We looked at second-half rebound candidates yesterday, so we'll use today's post to review some sell-high guys. Let me know if you think anyone was missed.
Chris Sale, SP, White Sox - Sale has been fantastic, with a 10-2 record, a 2.19 ERA, a 0.95 WHIP and 98 strikeouts against 25 walks in 102 2/3 innings. However, his workload is a concern for two reasons. First, he threw just 71 innings last year, and never threw more than 144 1/3 as a collegian. Second, in case you forgot, the Sox moved Sale to the bullpen in May, when he had a tender elbow and pitching coach Don Cooper said it was the "best way to keep him healthy and strong." Just because the Sox reversed field after a week doesn't mean the move - and the rationale - never existed. Maybe the team's concerns about Sale won't manifest themselves until next season (if they do at all), but for now, I see a big, flashing SELL sign around Sale's neck.
Stephen Strasburg, SP, Nationals - How many starts does Strasburg have left? The Nats seem set to limit Strasburg's workload, with his innings likely to be capped somewhere in the 160-170 range. Unless they come up with a very creative way to stretch out those innings through the end of the season, at his current average of 5.82 innings per start, Strasburg should hit the magic number on or before a September 10-12 series against the Mets. That would leave your fantasy squad ace-free for the final three weeks of the season. If you can get an ace-level return for Strasburg now - or better yet, three weeks from now - take it.
A.J. Pierzynski, C, White Sox - Pierzynski has always been a solid fantasy backstop because of his batting average (career .284), but he's already two homers away from his career high of 18. Pierzynski's homer-to-flyball rate of 21.1 percent is the best of his career by a lot, and that number often indicates some luck. At age 35, it's likely that his unusual first half was a fluke. Check to see if another owner has bought into Pierzynski's power surge.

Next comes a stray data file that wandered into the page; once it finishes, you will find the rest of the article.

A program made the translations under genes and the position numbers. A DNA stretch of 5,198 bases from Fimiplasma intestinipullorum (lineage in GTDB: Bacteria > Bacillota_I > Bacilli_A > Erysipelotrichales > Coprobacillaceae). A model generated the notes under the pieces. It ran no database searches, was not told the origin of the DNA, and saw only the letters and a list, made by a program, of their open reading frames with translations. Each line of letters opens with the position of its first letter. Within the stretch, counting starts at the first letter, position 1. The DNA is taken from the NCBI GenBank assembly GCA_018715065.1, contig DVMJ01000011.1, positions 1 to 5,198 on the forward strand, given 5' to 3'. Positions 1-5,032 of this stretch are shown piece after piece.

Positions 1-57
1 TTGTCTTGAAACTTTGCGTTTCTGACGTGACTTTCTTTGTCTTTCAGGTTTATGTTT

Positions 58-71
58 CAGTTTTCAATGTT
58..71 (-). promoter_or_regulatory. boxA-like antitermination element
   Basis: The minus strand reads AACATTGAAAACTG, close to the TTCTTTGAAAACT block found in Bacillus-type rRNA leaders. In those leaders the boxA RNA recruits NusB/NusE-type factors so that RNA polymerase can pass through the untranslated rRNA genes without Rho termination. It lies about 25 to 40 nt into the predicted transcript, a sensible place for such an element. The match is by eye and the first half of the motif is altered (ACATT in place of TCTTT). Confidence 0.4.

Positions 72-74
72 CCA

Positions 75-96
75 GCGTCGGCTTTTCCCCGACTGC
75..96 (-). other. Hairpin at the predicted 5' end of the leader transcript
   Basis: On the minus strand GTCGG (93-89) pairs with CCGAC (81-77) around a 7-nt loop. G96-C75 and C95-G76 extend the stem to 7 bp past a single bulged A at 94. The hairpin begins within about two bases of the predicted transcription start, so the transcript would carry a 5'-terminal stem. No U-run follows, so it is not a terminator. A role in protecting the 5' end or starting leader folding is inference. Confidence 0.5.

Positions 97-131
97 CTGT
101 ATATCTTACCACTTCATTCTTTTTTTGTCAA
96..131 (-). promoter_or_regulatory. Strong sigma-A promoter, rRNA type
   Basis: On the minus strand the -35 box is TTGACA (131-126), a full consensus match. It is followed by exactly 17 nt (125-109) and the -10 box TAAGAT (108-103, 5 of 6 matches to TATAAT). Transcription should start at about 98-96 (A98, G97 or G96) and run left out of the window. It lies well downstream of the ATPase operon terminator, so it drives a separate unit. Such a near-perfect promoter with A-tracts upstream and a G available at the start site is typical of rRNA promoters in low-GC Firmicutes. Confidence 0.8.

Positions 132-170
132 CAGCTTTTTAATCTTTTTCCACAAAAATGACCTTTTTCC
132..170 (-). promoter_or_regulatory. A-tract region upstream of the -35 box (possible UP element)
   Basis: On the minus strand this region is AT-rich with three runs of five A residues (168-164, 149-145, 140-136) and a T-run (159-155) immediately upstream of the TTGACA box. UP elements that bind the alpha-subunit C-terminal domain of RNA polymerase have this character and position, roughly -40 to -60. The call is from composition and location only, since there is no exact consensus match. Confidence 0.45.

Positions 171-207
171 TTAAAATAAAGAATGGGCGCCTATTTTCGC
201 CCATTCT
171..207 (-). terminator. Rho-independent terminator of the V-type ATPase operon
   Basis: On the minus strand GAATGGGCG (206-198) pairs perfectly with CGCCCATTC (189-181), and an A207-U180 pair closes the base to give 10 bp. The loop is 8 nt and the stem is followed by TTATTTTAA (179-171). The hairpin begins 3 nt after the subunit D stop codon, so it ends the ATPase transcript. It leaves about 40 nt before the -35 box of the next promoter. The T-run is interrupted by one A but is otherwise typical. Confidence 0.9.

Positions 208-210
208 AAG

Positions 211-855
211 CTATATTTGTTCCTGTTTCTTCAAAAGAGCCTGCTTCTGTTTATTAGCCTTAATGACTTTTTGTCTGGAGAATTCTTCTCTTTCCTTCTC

Josh Hamilton, OF, Rangers - I'm always a wet blanket when it comes to Hamilton, so why change now? I love watching him play, and he's obviously a tremendous hitter, but since becoming a full-time player with the Rangers in 2008, Hamilton's number of games played are 156-89-133-121. He's had a non-traditional career path, but at age 31, Hamilton has played more than 133 games in a season as a professional (minors and majors) exactly once. Do you trust him to stay healthy in the second half? I don't.
Carlos Beltran, OF, Cardinals - Speaking of health concerns, the 35-year-old Beltran hasn't played a full season since 2008. He had knee surgery in January of 2010, and though he didn't miss any time because of it in 2011 (when he had a wrist-related DL stint), he sat out a few games earlier this season due to soreness in the knee. Beltran had a terrific first half (.296 BA, 20 HR, 65 RBI, 50 R, 8 SB), but seems like a risky proposition moving forward. And before you ask, no, I'm not a doctor.
Derek Jeter, SS, Yankees - Is it still possible to sell high on Jeter? Since his outstanding April (.389 BA, 4 HR, 1.012 OPS), Jeter's production has fallen off quite a bit - he's batted .279 with three homers, 12 RBI, 31 runs and six stolen bases in 61 games. Jeter's overall 2012 stats suggest that he should be a fantasy starter in any format, but that probably won't be the case over the season's final 12 weeks. He's 38 years old, and in decline. There's no place in fantasy baseball for sentimentality.
Tomorrow, we'll get back to the usual fantasy news and notes.